Good food along the Camino de Santiago (French route)
I'm not looking for Michelin starred restaurants, just good food. Here's the rub: I don't eat pork (or really pretty much any red meat). I've heard that lots of Spanish places consider something vegetarian (and I'm not even looking for vegetarian, just red meat free) even if it has pork or beef broth with bits of pork in it. So, I'm a little nervous. I've been to Spain before - Madrid, Barcelona, Valencia, and had no problems, but a few people have managed to get me worried. My Spanish is fairly rudimentary. So any tips? Anyone want to tell me how best to express myself when ordering to make sure I don't end up with a piece of fish cooked in lard and covered in bits of pork?
thanks very much in advance.
I just had a visitor from the US with the same restrictions... it can be a bit rough--especially the pig part, but it's doable, especially if you are open to eating fish and shellfish.
Here are words that tip you off to the presence of pork:
cerdo, lacón, chorizo, morcilla, longaniza, salchicha, jamón, paletilla, codillo, lomo, cinta de lomo, salchichón, fuet, fiambre, mortadela, sobrasada, magro, hígado, manitas, cochinillo, chuleta, secreto, presa, costillas, adobo, picadillo, cortezas, manteca, unto, anything "ibérico," oreja, gochu (in Asturias), tocino (unless it's a dessert...then it's pork free). Also beware of sweets like mantecados and polvorones (more a Christmas thing) and anything dense and cookie-like, which could be lard based. Virtually all bean soups and dishes like lentejas (lentils), garbanzos, fabada, pote, and cocido will have some pork (fabes con almejas is an exception--this is white beans with saffron and clams). Also ask about salads, because chunks of ham sometimes get tossed on top.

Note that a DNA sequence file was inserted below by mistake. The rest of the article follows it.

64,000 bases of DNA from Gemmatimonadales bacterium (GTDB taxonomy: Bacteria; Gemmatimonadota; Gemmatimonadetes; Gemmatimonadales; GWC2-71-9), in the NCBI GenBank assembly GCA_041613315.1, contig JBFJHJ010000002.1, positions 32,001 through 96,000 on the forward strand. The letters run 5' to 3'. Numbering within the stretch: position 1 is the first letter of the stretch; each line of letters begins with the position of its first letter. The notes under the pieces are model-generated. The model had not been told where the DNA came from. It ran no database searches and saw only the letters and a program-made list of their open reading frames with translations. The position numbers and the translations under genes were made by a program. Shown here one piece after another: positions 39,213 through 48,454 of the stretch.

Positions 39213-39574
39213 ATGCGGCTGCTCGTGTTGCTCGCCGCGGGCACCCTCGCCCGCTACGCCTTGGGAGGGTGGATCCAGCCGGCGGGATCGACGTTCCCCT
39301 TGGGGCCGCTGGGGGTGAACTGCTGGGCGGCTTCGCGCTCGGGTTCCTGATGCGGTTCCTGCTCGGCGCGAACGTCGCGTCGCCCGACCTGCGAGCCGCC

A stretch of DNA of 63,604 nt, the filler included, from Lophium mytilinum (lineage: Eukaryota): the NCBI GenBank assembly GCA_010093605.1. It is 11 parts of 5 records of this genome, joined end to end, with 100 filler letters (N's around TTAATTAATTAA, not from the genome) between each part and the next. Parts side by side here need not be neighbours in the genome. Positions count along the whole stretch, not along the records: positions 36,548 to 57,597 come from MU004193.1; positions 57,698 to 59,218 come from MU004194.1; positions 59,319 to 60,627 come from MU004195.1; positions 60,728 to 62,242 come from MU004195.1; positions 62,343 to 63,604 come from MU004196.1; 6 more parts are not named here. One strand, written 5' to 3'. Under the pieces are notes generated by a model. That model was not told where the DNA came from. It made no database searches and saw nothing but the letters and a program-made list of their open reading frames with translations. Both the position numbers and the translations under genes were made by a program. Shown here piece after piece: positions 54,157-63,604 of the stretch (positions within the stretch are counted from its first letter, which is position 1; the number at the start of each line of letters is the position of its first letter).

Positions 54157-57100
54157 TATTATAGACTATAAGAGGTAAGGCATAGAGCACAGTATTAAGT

carne, ternera, filete, chuletón, lomo bajo/alto, solomillo, vaca, buey, añojo, novilla, rabo, carrillera, callos, riñón, churrasco, costilla, falda, entrecot,
cordero, cordero lechal, lechazo, chuletillas, and other words already included above.
Cabrito, choto, chivo
Aside from ruling out all of the above, since your Spanish is limited, I'd suggest that you be as direct as possible: nada de cerdo (thair-doh), nada de ternera o carne roja. That should convey it.
Revueltas (scrambled egg dishes with one other ingredient mixed in) could work in many cases (just avoid those with morcilla--blood sausage) and dishes with setas (wild mushrooms) and pretty much all seafood (merluza, rape, dorada, trucha, salmón, atún, chipirones, calamares, almejas, navajas, pulpo, sepia...).
I'm sure you'll have a great time. It's a beautiful part of Spain with very hospitable folks who despite living in remote locales are used to all sorts of quirky interlopers.